True, most under-sleepers seem to cruise through life relatively unscathed – just a little bit sloppy – but, hey, they are making it. Life becomes a series of mini-disasters: hasty, blood-letting shaves in the morning; routine fender-benders out on the road; crashing computer programmes at the office; the pickle jar that teeters off the dining table and explodes into a thousand gloppy shards.

Any of this sounds familiar? After a while, sleepiness starts to feel normal and you forget what waking up lucid feels like. The danger signs are subtle, subjective and easy to deny. Some of the symptoms to watch for: you turn crabby; you are forgetful; when forced to make a snap decision, your mind just fogs; you used to have a sense of humour, but nothing seems that funny anymore. Finally, your creativity locks up, and, despite numerous resolutions to make a change, you can’t get motivated.

What is the best solution for extreme sleep deprivation? Sorry to say, but there is only one cure: GET MORE SLEEP. Adding an hour or so to the nightly sleep quota improves job performance even for people who don’t think they are sleepy in the first place. In one study, men who really stretched their snooze time (from 8 to 10 hours) became more alert, reacted faster and concentrated better.

But who has time to waste on sleep? The experts say you waste more time when you don’t sleep. Popular opinion to the contrary, you will pack a whole lot more pleasure into your life when you turn in at a regular hour: “Your net productivity – or enjoyment or whatever you are after when you are awake – will be greater when you have the right amount of sleep every night,” says Pollak.

Some sleep tips from the experts:

  1. Be clock-driven. Under-sleepers tend to be compulsive, so this concept just might be appealing. Go for it. Block in your sleep-time with the same precision you use to schedule your day.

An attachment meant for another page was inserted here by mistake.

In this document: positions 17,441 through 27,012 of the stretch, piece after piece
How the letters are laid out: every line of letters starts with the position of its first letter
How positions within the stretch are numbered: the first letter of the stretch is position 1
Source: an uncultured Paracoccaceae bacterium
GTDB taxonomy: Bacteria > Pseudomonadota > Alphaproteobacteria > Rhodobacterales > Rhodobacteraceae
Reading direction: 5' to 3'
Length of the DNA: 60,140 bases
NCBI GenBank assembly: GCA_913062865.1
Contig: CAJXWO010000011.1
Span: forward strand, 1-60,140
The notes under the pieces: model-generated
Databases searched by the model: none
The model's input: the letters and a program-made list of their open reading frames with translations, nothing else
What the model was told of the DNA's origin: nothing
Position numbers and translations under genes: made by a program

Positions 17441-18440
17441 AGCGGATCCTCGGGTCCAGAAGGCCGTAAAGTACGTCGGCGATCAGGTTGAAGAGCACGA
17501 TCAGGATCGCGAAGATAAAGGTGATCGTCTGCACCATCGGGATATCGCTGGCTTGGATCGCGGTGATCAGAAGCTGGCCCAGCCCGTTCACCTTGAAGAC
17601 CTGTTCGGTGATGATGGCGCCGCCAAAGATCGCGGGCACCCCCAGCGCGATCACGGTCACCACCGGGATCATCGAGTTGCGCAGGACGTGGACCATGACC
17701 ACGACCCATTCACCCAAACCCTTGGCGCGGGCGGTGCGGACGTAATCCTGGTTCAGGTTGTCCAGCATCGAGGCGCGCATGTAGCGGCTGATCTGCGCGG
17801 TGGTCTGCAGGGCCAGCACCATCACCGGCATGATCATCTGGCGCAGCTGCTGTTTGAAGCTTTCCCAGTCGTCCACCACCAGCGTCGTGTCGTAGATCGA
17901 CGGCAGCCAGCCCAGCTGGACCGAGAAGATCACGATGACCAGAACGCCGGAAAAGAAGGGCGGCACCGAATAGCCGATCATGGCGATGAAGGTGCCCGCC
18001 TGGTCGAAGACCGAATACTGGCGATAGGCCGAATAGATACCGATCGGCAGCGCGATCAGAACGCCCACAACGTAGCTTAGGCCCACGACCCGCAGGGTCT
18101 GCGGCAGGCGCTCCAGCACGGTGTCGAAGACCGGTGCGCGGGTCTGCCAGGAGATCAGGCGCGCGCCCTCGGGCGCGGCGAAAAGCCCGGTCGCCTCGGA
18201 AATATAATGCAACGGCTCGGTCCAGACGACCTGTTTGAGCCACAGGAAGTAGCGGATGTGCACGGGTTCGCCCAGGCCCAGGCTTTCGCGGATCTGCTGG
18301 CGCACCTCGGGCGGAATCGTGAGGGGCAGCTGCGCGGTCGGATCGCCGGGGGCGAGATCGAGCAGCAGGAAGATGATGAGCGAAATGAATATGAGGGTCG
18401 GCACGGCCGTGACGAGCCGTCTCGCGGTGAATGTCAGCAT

2. Aim to sleep an extra half-hour or so, every night for a week. If you’ve been restricting your sleep, you should not have much trouble doing this, says Pollak. It may take a few weeks, but the results can be as dramatic as slipping a pair of glasses on an unsuspecting astigmatic. Stick with the programme longer if you are a chronic under-sleeper; people who are just starting to make up lost sleep can take six weeks to recover.
  3. You say you can’t spare the time? Cut out 60 minutes of worthless activity – such as slumping before the TV set – and use the hour for sleeping.
  4. Cut out caffeine by midday. (Five to seven hours after you ingest it, half the caffeine is still in your system.) And go easy on alcohol, which makes your sleep less sound.
  5. Nap, if napping suits you, but only if you can do so every day. Some men are able to get away from the office during lunch break for a quick snooze; others make a point of dozing off on the train home.
  6. Find what works for you and forget what anybody else says. For example, don’t feel you have to get up at exactly the same hour seven mornings a week. If you can oversleep on weekends and still be able to fall asleep Sunday night, do it.
  7. Finally, be forewarned that when you build up a hefty sleep debt, payback time comes sooner or later, whether you take control or not. “You have no choice,” says Roth. “If you have not slept enough, your body will catch up.”

Try to be safely under the covers when that time comes, rather than speeding along the Western Express highway.